“When they report themselves being abused, if they're in a relationship with a male cop, they're ostracized in the department. They're not believed. Their careers suffer, while the male abuser sometimes is even promoted.”
What is the solution, then? What's the first step to improving this problem?
There are dozens and dozens of solutions that are needed to even begin to tackle this. It's not a simple problem. If it was a simple solution, maybe it could have been done. To prove that is the fact that female cops that I've talked to have a very hard time getting anything done on this. When they report themselves being abused, if they're in a relationship with a male cop, they're ostracized in the department. They're not believed. Their careers suffer while the male abuser sometimes is even promoted. In many cases, a convicted abuser has stayed on the job without being fired. Just imagine how difficult it is for civilian women.
To your knowledge, no US or Canadian police department has a policy of automatically firing officers with a criminal conviction, or a conviction for domestic abuse?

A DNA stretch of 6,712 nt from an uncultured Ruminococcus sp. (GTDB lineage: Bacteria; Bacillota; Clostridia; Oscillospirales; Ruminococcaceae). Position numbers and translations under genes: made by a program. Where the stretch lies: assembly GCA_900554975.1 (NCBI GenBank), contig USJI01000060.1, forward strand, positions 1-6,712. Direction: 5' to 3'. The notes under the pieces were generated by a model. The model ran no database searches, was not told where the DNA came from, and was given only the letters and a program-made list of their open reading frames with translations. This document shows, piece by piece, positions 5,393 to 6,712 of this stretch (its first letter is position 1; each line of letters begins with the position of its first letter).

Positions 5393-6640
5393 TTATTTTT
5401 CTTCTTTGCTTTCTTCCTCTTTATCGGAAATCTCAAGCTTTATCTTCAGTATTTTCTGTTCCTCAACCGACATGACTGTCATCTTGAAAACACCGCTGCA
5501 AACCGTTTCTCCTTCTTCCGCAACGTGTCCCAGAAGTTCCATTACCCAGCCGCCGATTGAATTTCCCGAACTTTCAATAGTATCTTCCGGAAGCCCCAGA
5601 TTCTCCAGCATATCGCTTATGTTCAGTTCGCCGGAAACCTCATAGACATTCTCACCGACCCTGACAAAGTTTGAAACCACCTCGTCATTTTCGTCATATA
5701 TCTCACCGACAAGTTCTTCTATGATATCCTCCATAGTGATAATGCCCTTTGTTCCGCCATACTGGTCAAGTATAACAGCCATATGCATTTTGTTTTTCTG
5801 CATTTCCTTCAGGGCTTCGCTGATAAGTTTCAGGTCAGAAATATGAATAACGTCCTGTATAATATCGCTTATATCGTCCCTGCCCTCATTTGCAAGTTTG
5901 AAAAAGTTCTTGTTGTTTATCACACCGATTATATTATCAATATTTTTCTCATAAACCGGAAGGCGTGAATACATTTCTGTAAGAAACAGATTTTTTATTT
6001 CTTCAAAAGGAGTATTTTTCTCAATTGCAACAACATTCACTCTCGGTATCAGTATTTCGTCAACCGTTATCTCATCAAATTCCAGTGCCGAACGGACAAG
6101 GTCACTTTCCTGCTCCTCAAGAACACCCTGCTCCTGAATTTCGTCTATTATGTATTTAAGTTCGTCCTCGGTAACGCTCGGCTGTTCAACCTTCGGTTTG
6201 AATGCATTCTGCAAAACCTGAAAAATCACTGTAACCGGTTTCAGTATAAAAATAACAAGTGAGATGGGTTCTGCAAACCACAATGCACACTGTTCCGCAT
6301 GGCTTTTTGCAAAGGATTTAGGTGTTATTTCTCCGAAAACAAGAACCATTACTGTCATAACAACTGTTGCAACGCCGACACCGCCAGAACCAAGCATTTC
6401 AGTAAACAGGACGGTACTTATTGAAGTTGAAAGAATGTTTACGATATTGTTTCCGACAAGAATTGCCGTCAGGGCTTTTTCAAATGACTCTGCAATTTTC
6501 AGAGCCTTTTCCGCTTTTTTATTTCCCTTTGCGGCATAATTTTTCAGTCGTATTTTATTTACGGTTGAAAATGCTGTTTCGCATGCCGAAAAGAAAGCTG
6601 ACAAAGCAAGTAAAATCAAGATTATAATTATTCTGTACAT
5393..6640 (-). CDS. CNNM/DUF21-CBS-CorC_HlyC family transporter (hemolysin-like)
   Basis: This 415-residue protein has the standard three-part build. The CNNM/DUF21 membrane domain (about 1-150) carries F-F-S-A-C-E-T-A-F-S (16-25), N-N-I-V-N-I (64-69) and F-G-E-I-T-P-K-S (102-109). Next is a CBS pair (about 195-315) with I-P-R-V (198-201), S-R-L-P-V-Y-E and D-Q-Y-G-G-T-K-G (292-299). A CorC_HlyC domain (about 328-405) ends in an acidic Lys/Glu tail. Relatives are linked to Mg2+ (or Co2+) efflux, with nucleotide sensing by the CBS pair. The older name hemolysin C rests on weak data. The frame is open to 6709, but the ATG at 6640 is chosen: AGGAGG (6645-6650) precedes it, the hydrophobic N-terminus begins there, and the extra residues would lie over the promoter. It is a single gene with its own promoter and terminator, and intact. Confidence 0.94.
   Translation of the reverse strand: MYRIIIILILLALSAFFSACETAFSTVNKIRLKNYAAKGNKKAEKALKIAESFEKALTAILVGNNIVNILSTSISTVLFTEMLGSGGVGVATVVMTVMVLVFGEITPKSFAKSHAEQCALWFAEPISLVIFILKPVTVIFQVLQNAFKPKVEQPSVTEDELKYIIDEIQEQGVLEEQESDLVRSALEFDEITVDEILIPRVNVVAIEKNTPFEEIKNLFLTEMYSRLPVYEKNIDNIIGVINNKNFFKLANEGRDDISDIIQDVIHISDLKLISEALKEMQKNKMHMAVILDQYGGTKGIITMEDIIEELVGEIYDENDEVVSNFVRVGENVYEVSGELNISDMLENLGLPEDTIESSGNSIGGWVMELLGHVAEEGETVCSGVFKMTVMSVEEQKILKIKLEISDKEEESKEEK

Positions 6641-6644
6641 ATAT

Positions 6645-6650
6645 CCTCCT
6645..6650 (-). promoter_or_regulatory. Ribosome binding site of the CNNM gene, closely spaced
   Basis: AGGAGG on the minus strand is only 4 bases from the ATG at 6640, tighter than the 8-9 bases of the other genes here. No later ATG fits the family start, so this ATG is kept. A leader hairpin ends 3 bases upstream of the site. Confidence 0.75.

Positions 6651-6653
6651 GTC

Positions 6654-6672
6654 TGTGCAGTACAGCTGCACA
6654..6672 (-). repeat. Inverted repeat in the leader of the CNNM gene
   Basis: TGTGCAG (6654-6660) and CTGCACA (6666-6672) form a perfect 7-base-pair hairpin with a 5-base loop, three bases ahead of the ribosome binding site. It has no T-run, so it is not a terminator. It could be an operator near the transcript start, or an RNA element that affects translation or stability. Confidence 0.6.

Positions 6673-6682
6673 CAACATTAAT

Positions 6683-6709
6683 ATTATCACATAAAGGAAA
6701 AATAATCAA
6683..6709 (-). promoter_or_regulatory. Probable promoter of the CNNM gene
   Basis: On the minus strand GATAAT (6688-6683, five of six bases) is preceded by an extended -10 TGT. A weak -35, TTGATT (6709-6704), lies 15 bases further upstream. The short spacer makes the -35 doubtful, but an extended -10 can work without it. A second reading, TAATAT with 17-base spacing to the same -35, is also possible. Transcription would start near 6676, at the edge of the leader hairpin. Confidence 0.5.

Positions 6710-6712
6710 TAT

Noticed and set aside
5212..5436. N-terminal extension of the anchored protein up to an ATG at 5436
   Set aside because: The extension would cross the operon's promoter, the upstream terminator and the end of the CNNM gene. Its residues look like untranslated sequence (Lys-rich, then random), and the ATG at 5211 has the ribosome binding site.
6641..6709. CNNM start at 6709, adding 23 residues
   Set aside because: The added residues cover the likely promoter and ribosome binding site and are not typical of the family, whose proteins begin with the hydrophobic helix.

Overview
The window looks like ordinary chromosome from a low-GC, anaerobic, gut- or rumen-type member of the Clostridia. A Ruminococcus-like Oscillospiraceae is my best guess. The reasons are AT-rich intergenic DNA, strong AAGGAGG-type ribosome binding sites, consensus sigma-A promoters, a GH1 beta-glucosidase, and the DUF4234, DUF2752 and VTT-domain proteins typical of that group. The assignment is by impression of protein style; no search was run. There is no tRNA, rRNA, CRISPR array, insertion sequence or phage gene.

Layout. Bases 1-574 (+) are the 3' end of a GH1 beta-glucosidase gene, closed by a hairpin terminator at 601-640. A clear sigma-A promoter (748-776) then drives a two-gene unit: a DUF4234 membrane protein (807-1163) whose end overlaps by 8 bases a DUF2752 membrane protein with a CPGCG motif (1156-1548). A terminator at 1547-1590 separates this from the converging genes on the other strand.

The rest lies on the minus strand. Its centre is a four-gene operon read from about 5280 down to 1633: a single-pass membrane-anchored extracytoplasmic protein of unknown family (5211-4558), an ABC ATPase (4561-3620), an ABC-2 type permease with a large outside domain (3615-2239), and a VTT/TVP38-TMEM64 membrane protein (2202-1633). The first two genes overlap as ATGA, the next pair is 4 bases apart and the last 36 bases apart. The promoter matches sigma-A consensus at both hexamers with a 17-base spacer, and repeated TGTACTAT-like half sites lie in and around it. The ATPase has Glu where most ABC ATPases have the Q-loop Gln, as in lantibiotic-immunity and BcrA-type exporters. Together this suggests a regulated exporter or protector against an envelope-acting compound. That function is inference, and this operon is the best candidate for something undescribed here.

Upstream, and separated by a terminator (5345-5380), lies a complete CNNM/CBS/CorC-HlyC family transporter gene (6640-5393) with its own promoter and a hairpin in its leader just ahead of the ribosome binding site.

Well, there may be. The last investigation I saw about it, [the IACP model] actually had been adopted in its entirety by one department. I think it was the Nashville police department. So, if they've adopted the model policy in its entirety then they would automatically fire police officers with a conviction for domestic violence. Some other police departments in the States have adopted that policy partially. But in Canada, I don't know of any departments that do that. In Canada I could say that more definitively.
Chief Blais expressed concerns to me when I spoke with him about an automatic, one-size-fits-all disciplinary policy. In his mind it was better to work on a case-by-case basis. Does that work?
Every level where there's discretion given to police officers, then that's where they squeeze a way out. That's where they find a way out of dealing with this. If you ask any person, “Do you think someone should be a police officer that has a criminal conviction?” Ask any person on the street and how many are going to say “Yeah, I don't think that's a problem.” If it was a criminal conviction for theft, how many would say “In some cases it's okay?” No, nobody would say that. So, why would it be different for domestic violence? Domestic violence is a crime against a person. Theft is a crime against an object. In Florida, you have something like a 28 times higher chance of losing your job from a failed drug test—a failed marijuana test—than from domestic violence. Is smoking pot 28 times worse than beating up your girlfriend? I mean, come on.